FMS and Special Events: Attendance is Luck of the Draw

FMS and Special Events: Attendance is Luck of the Draw

Most every year there is that one special event for which I cross my fingers and hope I will be able to attend. Some years it works out, as it did four years ago when I attended a small get-together at my neighbors’ house. Other years it does not, such as two years ago, when I missed my eldest niece’s wedding.

While the status of my health is the deciding factor, I forget that other issues come into play, too, such as last year when my husband and I were offered tickets to see the Washington Nationals baseball team play. It rained the entire day.

This year, we once again were offered tickets to a baseball game next month. As a big Nationals fan, naturally I am excited about the prospect. Before the Nationals were formed, or rather, before Major League Baseball brought the team back to the D.C. area in 2005, I went to see the Baltimore Orioles play. While my husband has been to the Nationals’ ballpark twice, it will be a new adventure for me. I will be full of excitement, but I also have to implement certain measures that cater to my illness.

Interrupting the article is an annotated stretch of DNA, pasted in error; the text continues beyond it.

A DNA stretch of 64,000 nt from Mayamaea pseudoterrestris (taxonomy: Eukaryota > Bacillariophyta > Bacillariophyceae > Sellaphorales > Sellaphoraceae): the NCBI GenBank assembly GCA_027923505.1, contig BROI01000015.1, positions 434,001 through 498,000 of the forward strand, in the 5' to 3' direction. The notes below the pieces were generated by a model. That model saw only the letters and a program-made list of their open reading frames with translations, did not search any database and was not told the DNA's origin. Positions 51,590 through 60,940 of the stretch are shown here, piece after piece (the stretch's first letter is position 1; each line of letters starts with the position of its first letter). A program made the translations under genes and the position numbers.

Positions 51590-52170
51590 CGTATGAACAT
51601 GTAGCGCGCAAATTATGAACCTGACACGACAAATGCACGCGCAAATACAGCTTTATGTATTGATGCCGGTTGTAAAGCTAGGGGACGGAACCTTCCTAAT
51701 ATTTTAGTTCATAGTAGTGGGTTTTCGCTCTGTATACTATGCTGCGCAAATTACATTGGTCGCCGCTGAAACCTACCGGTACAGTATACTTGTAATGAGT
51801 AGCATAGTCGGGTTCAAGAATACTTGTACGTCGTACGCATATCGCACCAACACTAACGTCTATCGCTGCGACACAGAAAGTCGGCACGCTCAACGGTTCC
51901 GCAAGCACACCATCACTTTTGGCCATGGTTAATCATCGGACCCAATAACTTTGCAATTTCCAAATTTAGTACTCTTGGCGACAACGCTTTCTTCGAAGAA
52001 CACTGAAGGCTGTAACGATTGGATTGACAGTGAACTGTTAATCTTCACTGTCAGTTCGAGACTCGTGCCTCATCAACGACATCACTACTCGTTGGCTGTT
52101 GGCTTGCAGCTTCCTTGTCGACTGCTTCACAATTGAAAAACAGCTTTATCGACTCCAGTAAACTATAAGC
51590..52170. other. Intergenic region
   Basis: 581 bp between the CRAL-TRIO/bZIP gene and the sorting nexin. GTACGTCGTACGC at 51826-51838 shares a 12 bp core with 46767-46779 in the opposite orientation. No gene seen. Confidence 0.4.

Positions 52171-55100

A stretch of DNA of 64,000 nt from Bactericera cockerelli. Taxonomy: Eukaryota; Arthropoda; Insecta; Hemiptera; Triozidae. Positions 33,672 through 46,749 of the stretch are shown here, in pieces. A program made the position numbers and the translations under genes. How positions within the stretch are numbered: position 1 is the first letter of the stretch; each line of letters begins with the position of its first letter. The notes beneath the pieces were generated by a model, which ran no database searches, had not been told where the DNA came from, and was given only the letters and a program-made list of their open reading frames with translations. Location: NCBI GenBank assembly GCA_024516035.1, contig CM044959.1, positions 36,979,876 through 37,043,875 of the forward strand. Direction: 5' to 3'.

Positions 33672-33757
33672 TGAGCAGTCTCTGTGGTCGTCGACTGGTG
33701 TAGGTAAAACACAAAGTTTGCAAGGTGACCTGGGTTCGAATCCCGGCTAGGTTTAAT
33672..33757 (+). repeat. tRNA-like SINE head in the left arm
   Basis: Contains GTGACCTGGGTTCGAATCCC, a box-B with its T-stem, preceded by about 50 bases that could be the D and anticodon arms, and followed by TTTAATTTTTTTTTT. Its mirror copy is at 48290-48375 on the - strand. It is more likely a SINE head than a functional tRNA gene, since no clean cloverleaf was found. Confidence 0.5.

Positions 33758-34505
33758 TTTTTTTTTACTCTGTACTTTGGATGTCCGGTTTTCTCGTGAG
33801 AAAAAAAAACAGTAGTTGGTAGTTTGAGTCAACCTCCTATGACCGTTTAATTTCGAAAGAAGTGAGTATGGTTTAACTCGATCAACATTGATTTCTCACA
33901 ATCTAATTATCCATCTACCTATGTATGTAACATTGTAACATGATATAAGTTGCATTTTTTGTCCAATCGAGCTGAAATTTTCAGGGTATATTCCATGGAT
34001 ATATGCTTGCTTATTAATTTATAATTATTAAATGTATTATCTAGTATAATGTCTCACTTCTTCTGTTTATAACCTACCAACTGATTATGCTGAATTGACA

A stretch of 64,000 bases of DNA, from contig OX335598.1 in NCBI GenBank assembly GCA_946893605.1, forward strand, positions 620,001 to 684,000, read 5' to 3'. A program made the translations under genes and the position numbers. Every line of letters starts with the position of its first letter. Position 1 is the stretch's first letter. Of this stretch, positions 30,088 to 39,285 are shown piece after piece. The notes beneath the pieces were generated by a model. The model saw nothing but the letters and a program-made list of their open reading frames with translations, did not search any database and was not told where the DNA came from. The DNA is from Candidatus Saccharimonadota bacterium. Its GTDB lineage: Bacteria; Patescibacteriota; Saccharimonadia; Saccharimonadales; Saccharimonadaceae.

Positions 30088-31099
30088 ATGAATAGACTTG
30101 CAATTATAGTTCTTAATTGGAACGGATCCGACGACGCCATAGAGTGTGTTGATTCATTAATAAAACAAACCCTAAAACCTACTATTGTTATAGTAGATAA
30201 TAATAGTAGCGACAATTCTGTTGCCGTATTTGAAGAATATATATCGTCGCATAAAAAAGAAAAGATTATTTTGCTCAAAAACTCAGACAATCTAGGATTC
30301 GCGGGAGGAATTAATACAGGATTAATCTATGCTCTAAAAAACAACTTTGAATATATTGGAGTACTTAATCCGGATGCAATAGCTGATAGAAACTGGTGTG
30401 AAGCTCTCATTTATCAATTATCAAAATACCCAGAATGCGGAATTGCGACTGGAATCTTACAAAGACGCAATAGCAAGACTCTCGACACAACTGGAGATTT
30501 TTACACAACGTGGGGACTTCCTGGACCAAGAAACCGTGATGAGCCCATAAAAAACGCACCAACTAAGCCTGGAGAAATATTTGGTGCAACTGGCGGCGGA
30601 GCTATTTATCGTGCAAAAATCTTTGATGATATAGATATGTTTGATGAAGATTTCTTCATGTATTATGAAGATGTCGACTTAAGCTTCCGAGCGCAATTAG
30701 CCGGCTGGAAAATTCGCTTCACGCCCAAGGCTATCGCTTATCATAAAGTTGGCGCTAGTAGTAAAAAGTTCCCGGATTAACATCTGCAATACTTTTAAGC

I already have reviewed the map (noting ramps, elevators, and restrooms) and thoroughly questioned my husband on the type of seating (type of chairs, leg room, etc.), as well as the amount of walking from Metrorail and the amount of travel time. I have taken time to denote the various eateries, something I would normally do to avoid the standard routine we play of, “What do you want to eat? I don’t know, what do YOU want to eat?”

I ordered a cool pad and wrist wraps from Amazon. Thankfully, the highly rated ones were inexpensive and an item I can use them throughout the summer to fend off the burning pain of fibromyalgia syndrome. As a backup, I also plan to bring medicine should burning pain or escalated pain emerge from extensive walking and riding.

The specific day chosen to attend is during one of my husband’s days off, so both of us can enjoy the game and not worry about his early morning rise the next day. It also helps because I will undoubtedly need to sleep most of the next day, and he will be able to spend most of the day with Samee, our puppy who is now 10 months old.